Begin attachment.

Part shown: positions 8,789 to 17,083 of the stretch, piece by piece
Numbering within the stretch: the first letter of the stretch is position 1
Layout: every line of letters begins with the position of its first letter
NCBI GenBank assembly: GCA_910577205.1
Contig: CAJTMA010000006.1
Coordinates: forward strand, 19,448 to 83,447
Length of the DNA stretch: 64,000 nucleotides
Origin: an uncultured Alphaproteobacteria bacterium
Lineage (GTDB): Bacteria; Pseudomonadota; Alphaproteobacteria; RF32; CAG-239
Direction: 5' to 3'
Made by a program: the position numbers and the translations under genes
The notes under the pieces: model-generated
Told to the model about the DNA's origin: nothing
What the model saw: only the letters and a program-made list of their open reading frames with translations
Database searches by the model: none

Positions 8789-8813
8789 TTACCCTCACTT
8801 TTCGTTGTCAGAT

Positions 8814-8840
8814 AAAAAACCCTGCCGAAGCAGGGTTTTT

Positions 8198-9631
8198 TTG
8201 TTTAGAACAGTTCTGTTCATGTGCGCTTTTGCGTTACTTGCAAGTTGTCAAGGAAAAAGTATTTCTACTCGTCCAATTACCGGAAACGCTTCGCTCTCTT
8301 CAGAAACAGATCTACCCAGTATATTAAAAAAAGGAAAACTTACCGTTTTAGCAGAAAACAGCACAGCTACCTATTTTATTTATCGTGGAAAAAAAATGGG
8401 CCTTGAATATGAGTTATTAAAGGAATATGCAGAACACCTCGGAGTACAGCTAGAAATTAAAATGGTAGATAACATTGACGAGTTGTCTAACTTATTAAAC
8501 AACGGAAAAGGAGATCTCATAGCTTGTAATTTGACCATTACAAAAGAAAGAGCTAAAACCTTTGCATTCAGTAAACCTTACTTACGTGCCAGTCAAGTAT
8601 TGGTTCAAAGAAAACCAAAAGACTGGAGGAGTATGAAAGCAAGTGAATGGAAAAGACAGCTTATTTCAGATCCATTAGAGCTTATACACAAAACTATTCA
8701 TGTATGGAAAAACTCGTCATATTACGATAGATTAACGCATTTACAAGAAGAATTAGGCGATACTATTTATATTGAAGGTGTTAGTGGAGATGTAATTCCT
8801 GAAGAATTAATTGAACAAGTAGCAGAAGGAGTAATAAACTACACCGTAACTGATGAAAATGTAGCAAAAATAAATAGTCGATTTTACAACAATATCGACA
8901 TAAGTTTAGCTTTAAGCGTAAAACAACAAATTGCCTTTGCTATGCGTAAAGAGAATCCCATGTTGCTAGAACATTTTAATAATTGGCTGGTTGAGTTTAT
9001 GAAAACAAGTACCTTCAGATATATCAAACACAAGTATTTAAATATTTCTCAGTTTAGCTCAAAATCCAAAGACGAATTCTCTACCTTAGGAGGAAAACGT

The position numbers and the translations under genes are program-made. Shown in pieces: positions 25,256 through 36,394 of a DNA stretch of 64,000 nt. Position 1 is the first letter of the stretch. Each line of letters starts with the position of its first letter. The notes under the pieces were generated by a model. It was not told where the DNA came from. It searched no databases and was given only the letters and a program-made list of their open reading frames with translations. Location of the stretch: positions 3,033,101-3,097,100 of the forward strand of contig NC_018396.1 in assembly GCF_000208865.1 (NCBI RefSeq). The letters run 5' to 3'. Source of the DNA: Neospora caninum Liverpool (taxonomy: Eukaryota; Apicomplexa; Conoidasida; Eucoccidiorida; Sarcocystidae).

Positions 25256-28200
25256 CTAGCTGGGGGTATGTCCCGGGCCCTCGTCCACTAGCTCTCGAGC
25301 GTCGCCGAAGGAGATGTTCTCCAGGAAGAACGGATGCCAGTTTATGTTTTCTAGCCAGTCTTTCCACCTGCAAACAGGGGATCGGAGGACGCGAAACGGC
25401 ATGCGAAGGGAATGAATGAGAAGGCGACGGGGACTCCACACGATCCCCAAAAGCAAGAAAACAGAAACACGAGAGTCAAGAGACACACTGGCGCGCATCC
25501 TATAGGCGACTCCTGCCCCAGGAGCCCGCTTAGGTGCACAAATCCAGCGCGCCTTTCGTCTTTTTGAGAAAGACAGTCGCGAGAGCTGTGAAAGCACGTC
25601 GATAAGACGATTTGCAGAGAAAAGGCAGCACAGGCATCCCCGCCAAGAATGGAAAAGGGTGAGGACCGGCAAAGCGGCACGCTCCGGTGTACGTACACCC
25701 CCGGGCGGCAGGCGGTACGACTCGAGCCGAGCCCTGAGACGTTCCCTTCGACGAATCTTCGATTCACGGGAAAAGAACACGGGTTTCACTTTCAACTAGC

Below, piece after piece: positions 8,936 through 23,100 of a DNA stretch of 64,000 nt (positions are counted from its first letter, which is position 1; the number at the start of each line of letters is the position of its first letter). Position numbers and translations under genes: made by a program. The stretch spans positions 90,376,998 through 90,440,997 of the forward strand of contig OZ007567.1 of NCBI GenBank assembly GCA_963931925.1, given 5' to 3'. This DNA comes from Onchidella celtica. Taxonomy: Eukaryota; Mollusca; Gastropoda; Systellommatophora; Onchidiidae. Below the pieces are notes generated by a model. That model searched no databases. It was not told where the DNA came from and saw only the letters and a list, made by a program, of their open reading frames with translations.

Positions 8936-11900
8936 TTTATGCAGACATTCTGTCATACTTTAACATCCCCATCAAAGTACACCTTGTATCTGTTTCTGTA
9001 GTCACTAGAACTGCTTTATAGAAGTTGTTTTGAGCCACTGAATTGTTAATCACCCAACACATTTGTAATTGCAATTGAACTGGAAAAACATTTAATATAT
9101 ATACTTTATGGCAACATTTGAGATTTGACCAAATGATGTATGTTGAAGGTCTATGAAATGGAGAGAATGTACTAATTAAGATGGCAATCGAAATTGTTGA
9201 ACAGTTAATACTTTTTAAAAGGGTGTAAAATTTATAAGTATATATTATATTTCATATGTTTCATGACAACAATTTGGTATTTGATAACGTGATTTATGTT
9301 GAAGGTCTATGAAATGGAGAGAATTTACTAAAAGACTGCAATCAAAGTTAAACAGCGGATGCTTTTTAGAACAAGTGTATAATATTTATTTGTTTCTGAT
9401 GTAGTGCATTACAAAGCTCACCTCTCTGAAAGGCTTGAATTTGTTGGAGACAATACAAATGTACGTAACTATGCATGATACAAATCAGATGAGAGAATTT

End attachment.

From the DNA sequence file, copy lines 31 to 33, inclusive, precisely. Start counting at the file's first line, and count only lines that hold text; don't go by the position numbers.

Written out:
9001 GAAAACAAGTACCTTCAGATATATCAAACACAAGTATTTAAATATTTCTCAGTTTAGCTCAAAATCCAAAGACGAATTCTCTACCTTAGGAGGAAAACGT

The position numbers and the translations under genes are program-made. Shown in pieces: positions 25,256 through 36,394 of a DNA stretch of 64,000 nt. Position 1 is the first letter of the stretch. Each line of letters starts with the position of its first letter. The notes under the pieces were generated by a model. It was not told where the DNA came from. It searched no databases and was given only the letters and a program-made list of their open reading frames with translations. Location of the stretch: positions 3,033,101-3,097,100 of the forward strand of contig NC_018396.1 in assembly GCF_000208865.1 (NCBI RefSeq). The letters run 5' to 3'. Source of the DNA: Neospora caninum Liverpool (taxonomy: Eukaryota; Apicomplexa; Conoidasida; Eucoccidiorida; Sarcocystidae).

Positions 25256-28200